Top positive review
FRER sensitivity - checked with precise HCG concentrations
Reviewed in the United States on June 3, 2017
I decided to post some data about this FRER sensitivity for those of you who are like me wonders how the test reflects the actual HCG concentrations. I made serial dilutions of human recombinant HCG (Novarel), that I had some leftovers of after my IVF cycle. The dilutions were made with lab pipets, so the concentration should be pretty precise, and in the appropriate buffer (sorry for the details, that was my husband's urine) to model the amount of HCG in the urine for the test. Here are results (see photos attached too).
At 5 mU/ml, which is below the threshold of 6 mU/ml ( the sensitivity, claimed by the brand), the test is very-very faint. However, I would consider it positive, because just husband's urine only gives no second line at all (I do not have photo for this, we did it some time ago with our first unsuccessful transfer, when I had chemical pregnancy). 5 mU/ml in your first morning urine is equal about 10-15 mU/ml in blood, so this is comparable to 5-4 days before your missed period. Also, compare the 5 mU/ml results with my actual results for 8 days post transfer of 6-day blastocyst (last picture), two days later at 10dpt I had blood beta-HCG level of 38.
At 20 mU/ml we can see clear positive results. This is HCG level that you will have at your first day of missed period, and equals to about 40-60 mU/ml of beta-HCG in blood.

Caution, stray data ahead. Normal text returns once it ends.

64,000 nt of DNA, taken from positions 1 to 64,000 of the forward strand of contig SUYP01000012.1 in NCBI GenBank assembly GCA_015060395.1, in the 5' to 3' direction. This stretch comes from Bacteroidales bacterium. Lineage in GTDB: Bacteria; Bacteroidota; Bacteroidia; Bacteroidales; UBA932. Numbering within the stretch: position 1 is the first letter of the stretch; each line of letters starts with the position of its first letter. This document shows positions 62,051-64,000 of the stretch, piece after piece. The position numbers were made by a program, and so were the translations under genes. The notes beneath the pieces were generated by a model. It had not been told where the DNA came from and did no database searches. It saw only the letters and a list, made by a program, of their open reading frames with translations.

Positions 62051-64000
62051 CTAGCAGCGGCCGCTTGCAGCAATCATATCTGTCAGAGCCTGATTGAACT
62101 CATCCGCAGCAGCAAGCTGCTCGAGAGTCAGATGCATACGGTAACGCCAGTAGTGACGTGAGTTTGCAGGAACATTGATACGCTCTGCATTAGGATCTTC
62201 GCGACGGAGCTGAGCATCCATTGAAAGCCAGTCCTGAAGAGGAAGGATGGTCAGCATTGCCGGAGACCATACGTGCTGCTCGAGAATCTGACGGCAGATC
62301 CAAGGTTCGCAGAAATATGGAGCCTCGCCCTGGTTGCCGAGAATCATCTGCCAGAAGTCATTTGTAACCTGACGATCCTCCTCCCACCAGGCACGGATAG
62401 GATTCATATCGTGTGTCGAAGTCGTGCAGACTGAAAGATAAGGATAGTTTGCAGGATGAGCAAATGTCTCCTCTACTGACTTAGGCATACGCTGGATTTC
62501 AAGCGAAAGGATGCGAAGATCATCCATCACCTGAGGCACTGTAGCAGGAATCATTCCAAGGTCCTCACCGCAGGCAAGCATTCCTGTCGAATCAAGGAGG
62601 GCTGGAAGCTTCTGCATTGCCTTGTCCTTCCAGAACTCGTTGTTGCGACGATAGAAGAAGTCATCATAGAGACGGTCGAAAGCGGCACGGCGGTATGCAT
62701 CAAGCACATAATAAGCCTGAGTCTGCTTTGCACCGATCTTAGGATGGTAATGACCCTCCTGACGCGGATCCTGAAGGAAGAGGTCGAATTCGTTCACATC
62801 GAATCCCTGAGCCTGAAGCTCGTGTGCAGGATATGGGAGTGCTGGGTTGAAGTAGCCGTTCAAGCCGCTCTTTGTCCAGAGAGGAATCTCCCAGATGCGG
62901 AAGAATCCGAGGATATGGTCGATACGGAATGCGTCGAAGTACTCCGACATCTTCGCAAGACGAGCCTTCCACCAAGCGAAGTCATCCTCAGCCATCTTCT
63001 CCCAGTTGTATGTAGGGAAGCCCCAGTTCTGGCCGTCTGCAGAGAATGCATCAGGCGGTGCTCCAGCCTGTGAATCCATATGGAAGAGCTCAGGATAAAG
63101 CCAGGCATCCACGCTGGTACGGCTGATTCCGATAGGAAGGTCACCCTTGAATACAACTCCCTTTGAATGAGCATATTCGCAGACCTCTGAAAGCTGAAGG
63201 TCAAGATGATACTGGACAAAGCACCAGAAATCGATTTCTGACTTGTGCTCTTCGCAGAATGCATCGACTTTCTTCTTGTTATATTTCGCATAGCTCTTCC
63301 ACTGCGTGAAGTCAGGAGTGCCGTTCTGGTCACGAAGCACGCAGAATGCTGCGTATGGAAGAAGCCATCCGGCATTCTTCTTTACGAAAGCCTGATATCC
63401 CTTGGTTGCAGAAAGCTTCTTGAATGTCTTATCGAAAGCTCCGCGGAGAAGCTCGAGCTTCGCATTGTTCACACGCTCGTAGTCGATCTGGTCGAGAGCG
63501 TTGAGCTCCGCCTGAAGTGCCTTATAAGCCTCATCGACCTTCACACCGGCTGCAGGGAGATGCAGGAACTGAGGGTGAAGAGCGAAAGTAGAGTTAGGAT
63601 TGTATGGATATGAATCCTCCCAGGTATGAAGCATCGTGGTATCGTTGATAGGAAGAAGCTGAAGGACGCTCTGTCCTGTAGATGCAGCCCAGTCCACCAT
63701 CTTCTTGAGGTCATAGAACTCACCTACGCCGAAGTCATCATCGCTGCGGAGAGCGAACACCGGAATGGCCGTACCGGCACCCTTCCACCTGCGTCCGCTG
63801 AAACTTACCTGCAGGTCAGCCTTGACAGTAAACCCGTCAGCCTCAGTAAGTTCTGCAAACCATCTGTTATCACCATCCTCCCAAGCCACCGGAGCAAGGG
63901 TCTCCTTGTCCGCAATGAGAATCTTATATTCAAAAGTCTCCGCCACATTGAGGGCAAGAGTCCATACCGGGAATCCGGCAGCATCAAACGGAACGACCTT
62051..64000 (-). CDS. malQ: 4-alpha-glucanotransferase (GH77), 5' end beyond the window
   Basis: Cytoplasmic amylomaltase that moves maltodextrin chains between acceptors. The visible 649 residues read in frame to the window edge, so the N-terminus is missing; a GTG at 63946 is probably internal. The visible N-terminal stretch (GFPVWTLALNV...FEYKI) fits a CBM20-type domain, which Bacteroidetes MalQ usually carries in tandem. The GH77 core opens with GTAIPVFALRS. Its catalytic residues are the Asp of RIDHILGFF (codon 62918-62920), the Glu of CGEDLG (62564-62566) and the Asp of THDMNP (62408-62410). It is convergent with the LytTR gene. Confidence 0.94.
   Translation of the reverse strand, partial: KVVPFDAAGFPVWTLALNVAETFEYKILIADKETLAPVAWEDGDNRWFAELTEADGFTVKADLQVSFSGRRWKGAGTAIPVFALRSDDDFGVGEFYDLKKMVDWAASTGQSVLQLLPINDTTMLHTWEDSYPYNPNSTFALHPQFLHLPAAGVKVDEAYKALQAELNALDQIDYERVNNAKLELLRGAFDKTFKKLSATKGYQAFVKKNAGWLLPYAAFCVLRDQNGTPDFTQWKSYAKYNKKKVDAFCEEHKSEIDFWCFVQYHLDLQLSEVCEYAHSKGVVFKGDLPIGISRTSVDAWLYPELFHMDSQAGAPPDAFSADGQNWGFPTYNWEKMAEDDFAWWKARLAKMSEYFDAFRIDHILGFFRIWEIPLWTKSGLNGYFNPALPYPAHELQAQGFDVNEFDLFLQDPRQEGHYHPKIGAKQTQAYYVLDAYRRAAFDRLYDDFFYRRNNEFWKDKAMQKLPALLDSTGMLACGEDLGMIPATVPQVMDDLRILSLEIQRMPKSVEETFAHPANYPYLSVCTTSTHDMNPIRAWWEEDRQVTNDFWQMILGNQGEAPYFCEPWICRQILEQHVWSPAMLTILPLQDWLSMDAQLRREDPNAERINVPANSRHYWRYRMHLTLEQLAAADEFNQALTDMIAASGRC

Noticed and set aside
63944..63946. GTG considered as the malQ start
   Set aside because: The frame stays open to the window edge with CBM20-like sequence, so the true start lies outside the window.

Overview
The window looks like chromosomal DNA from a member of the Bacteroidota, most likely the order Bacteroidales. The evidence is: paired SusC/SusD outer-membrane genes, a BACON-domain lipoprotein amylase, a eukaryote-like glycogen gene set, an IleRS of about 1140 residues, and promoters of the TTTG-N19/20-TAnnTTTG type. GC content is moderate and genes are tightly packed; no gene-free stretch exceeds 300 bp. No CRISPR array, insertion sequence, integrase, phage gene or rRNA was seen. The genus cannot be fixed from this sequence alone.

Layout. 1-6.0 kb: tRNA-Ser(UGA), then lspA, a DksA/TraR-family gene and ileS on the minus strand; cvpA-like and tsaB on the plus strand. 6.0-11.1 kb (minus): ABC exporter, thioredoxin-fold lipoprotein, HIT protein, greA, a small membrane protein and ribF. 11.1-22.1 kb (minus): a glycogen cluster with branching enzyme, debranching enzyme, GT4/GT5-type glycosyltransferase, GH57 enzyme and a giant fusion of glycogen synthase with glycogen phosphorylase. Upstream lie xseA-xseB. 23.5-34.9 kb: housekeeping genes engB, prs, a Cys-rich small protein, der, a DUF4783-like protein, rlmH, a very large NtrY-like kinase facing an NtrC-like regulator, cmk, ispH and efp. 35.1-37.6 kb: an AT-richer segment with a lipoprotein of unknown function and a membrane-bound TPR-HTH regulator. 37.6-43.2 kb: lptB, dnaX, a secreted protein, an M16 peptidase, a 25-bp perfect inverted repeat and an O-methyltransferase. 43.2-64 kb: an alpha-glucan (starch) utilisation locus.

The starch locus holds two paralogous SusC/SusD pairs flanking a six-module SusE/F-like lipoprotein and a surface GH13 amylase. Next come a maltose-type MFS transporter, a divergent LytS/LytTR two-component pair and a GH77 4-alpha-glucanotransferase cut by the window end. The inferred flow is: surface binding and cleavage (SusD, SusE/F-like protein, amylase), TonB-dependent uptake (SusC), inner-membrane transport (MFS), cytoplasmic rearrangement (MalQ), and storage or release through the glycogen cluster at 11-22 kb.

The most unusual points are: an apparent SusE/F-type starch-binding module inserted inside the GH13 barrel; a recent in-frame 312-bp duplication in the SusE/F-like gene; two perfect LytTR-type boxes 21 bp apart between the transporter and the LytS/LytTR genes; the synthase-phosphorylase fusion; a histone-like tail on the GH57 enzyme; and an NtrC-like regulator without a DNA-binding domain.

And only at 100 mU/ml we see the second line at the same brightness as the control line. I would say at this HCG level the FRER test reaches it's saturation point.
Also, I found out that you may use LH tests (used for ovulation detection) instead of HCG for the early results. LH tests are very sensitive, looks like even more sensitive than FRER (you can see how much darker the test line is for the 5 mU/ml sample). I could not find an information about what subunit of LH these tests are detecting, my understanding it is beta-subunit of LH which is nearly identical in structure to beta-subunit of HCG. Beta-HCG, however, has about 30 additional amino acids, so home pregnancy tests designed to pick up beta-HCG only, while home ovulation tests will pick up both. After ovulation and during pregnancy LH levels are down, so in my opinion you can easily use you LH leftover test to monitor HCG levels, at least to see how it doubles, for example.
Another observation for FRER, these tests tend to get darker with time. If your HCG levels are expected to be below or around the threshold (like day 6 post IVF transfer or so), and the test line does not show up, I suggest you keep the test for another 24 h and you may see faint positive later.
For those users, who claim about "false" positive FRER results. As my experiments with my husband's urine proved, if you do not have HCG, the test will be clear negative - no test line at all, only control line. If you see faint positive, which lately with another test disappeared, or if your period came, that means you had so called chemical pregnancy. It might be devastating, I understand, we had a chemical with our first failed IVF cycle. But this is a drawback of using very sensitive test, so just be prepared.
To summarize my experiment: FRER is very sensitive, it shows faint positive even below claimed threshold, however good positive results are at about 20 mU/ml, or your first day of missed period. I give only 4 stars for these tests because of the idiotic curved handle - it is completely unnecessary design, makes it difficult to lay flat, and takes more space in the drawer if you want to keep the used test for future reference.